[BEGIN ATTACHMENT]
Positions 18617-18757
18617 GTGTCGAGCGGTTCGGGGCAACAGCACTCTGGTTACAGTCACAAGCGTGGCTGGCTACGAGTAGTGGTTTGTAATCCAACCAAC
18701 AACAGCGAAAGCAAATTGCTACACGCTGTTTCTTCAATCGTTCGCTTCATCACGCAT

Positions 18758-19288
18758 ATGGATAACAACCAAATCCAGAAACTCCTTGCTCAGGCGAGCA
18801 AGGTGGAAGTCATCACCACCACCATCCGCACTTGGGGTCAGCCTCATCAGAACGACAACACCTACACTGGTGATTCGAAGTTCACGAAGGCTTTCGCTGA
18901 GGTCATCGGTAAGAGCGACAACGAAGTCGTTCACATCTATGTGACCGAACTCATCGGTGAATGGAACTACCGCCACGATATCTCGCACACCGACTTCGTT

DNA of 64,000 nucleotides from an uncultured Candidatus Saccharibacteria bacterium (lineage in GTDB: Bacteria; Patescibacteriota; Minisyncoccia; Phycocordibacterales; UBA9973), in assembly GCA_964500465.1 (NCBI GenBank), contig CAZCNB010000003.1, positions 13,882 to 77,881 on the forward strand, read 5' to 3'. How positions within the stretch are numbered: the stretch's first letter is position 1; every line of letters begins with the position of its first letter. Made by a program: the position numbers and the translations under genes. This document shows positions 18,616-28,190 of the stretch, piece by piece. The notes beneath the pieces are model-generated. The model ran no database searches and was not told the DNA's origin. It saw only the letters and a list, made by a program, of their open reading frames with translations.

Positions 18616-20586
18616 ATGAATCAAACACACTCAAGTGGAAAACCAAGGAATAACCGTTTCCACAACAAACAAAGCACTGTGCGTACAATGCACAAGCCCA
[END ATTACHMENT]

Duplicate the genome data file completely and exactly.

Positions 18617-18757
18617 GTGTCGAGCGGTTCGGGGCAACAGCACTCTGGTTACAGTCACAAGCGTGGCTGGCTACGAGTAGTGGTTTGTAATCCAACCAAC
18701 AACAGCGAAAGCAAATTGCTACACGCTGTTTCTTCAATCGTTCGCTTCATCACGCAT

Positions 18758-19288
18758 ATGGATAACAACCAAATCCAGAAACTCCTTGCTCAGGCGAGCA
18801 AGGTGGAAGTCATCACCACCACCATCCGCACTTGGGGTCAGCCTCATCAGAACGACAACACCTACACTGGTGATTCGAAGTTCACGAAGGCTTTCGCTGA
18901 GGTCATCGGTAAGAGCGACAACGAAGTCGTTCACATCTATGTGACCGAACTCATCGGTGAATGGAACTACCGCCACGATATCTCGCACACCGACTTCGTT

DNA of 64,000 nucleotides from an uncultured Candidatus Saccharibacteria bacterium (lineage in GTDB: Bacteria; Patescibacteriota; Minisyncoccia; Phycocordibacterales; UBA9973), in assembly GCA_964500465.1 (NCBI GenBank), contig CAZCNB010000003.1, positions 13,882 to 77,881 on the forward strand, read 5' to 3'. How positions within the stretch are numbered: the stretch's first letter is position 1; every line of letters begins with the position of its first letter. Made by a program: the position numbers and the translations under genes. This document shows positions 18,616-28,190 of the stretch, piece by piece. The notes beneath the pieces are model-generated. The model ran no database searches and was not told the DNA's origin. It saw only the letters and a list, made by a program, of their open reading frames with translations.

Positions 18616-20586
18616 ATGAATCAAACACACTCAAGTGGAAAACCAAGGAATAACCGTTTCCACAACAAACAAAGCACTGTGCGTACAATGCACAAGCCCA